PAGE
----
Here are some links that may be of interest. I do not necessarily endorse any, or all of the sites linked to, but I have used them or their products and have had good experiences.

FCC Universal Licensing System (ULS)

Radios and Equipment
Ham Radio Outlet Needs no explaination, really
Bioenno Power Supplier of batteries and other power needs for the Radio Amateur
Buddipole A great and versitile dipole antenna system
Arrow Antennas Portable / handheld satellite antennas
Alexloop Portable small magnetic loop for HF
Yaesu “The Radio”
American Morse Unique, quality keys and paddles for the Radio Amateur
Vibroplex Vibroplex and Bencher Products
Ed Fong Professor Ed Fong and his students make these fine antennas.  Full lifetime warranty.  Sold on EBay.

Resources and Information
QRZ.COM Amateur radio resources

Satellite Information
K6LCS’s Satellite Site
KA7FVV’s Satellite Page

Callsign Lookups
WM7D Callsign Database
QRZ.COM Amateur radio resources

Location Services
QTH Locator

Clubs and Organizations
ARRL (Member #0010054679)
AMSAT American Satellite Corporation (Member)
SCECT Santa Clarita Emergency Communications Team (Member)
Santa Clarita Amateur Radio Club (SCARC)
San Fernando Valley Amateur Radio Club
Straight Key Century Club Learn CW Online (Member #14447)
Flying Pigs QRP Club, International (Member #3643) QRP Amateur Radio Club Int. (Member) North American QRP CW Club (Menber #8031)
FISTS North America Chapter (Member # 17531)

Cheap QSL Cards Hal offers great cards and excellent customer service. An excellent database of worldwide repeaters. Analog and digital, plus much more.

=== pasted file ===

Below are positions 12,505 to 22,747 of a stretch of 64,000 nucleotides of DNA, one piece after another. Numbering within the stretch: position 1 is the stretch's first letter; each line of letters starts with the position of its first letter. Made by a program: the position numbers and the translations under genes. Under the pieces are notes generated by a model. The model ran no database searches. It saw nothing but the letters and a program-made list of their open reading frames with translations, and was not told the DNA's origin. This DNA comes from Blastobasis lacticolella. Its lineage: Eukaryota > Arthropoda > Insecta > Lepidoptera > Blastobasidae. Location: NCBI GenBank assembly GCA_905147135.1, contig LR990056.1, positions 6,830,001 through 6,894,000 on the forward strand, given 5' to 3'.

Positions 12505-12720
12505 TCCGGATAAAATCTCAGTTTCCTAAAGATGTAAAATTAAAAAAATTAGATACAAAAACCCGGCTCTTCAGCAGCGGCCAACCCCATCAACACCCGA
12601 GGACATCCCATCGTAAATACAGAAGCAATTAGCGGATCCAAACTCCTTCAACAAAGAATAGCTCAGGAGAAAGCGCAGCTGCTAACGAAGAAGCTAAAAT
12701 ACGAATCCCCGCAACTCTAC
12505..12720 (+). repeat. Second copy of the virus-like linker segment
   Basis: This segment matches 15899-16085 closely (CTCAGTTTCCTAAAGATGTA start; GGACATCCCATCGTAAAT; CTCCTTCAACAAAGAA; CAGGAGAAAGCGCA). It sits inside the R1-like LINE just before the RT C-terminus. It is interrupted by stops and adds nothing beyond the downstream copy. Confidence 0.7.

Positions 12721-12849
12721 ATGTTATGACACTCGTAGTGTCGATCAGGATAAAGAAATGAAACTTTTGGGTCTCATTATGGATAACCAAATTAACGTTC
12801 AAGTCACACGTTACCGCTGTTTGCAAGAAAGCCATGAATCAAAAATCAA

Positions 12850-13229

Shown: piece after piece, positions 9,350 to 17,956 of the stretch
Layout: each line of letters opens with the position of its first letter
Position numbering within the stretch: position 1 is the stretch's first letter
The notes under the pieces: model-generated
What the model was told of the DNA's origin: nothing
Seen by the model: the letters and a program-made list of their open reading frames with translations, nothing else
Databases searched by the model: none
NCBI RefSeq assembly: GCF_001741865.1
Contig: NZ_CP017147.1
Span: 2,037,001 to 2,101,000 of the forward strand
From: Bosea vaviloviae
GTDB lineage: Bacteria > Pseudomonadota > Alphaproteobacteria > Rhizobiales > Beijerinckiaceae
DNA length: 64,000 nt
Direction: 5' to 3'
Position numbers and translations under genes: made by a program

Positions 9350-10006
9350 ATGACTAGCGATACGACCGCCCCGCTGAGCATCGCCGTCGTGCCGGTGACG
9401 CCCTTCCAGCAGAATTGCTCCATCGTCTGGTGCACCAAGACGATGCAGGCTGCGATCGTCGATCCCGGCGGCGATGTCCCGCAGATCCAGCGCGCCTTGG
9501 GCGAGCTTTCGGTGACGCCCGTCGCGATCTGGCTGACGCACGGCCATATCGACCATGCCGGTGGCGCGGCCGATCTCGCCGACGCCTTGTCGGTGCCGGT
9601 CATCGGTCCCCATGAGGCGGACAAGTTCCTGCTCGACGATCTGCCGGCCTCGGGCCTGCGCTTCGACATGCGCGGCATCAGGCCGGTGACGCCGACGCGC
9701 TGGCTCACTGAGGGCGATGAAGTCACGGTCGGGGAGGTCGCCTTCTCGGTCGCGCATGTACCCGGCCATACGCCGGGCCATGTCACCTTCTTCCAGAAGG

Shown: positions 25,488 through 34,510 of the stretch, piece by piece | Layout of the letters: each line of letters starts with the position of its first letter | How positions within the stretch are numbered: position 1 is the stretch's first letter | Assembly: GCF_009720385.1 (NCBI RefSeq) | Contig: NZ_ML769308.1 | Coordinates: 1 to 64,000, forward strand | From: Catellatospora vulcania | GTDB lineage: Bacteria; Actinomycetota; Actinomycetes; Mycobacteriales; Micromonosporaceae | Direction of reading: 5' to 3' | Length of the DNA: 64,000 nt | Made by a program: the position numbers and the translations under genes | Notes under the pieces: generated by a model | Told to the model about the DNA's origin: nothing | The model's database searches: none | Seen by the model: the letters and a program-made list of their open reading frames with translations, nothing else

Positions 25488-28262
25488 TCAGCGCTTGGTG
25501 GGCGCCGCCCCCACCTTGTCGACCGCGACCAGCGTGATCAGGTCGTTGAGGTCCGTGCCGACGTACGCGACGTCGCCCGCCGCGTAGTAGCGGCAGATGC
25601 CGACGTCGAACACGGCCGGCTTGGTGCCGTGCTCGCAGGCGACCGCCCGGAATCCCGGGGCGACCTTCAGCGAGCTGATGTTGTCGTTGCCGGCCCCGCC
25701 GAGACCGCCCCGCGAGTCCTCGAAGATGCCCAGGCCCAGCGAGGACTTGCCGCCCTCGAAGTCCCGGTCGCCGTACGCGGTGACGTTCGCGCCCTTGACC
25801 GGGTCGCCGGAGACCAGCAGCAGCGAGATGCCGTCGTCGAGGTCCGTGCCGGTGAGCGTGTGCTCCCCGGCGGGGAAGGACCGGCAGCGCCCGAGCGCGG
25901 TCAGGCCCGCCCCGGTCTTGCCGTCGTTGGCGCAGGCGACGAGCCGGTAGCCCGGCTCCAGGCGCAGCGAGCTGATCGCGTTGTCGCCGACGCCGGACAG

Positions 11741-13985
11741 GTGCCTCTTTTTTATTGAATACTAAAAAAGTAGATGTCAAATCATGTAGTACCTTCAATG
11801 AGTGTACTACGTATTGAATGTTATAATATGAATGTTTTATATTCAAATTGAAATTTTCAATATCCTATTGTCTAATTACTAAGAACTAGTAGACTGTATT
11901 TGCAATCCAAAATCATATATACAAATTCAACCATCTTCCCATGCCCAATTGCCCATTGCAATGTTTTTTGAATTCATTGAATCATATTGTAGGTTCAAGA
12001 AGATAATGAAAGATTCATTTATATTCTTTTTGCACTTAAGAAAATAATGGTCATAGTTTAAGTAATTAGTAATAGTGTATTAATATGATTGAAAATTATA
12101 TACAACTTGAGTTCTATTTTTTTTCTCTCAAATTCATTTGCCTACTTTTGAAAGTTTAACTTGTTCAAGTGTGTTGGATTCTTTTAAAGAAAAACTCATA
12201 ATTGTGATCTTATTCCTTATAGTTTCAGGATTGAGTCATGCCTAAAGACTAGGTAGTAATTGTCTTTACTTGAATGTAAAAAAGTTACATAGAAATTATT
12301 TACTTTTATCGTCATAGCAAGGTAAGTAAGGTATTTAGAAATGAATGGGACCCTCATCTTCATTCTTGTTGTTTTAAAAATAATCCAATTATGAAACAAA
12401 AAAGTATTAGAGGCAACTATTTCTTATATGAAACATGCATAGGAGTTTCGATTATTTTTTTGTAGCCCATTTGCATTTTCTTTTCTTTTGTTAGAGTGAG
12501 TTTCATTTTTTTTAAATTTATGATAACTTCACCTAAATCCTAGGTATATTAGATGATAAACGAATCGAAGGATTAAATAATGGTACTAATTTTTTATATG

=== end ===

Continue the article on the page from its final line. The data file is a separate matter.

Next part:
Software / Hardware
Fedora Linux
CentOS Linux
Ubuntu Linux
XEphem Actually an astronomy program, but can be used to generate 2D and 3D satellite views
GPredict Satellite prediction software and rig control
Nexus Tablet
PocketSat Satellite prediction for Android
Opera Browser


Programming your HT can be wearisome, especially if you have lots of memory channels.  Manufacturers can charge quite a bit for their cables and programming software.  As a Linux user, I cannot run most, if not all, of the commercial software out there, unless I run Wine, but then I might as well just run Windows.  And that is a choice I have made.  But, of course, the Linux community comes through.  I currently use Chirp to program my radios.  This package is compatible with a wide variety of radios.  Check out the web site:


Chirp is also cross platform.

You will also need a cable to program your radio.  An inexpensive one can be found on e-bay:

Programming Cable

I have used these cables on both my FT-60R and FT-817ND radios.  They have worked flawlessly.

73 de Mike, W6GYC

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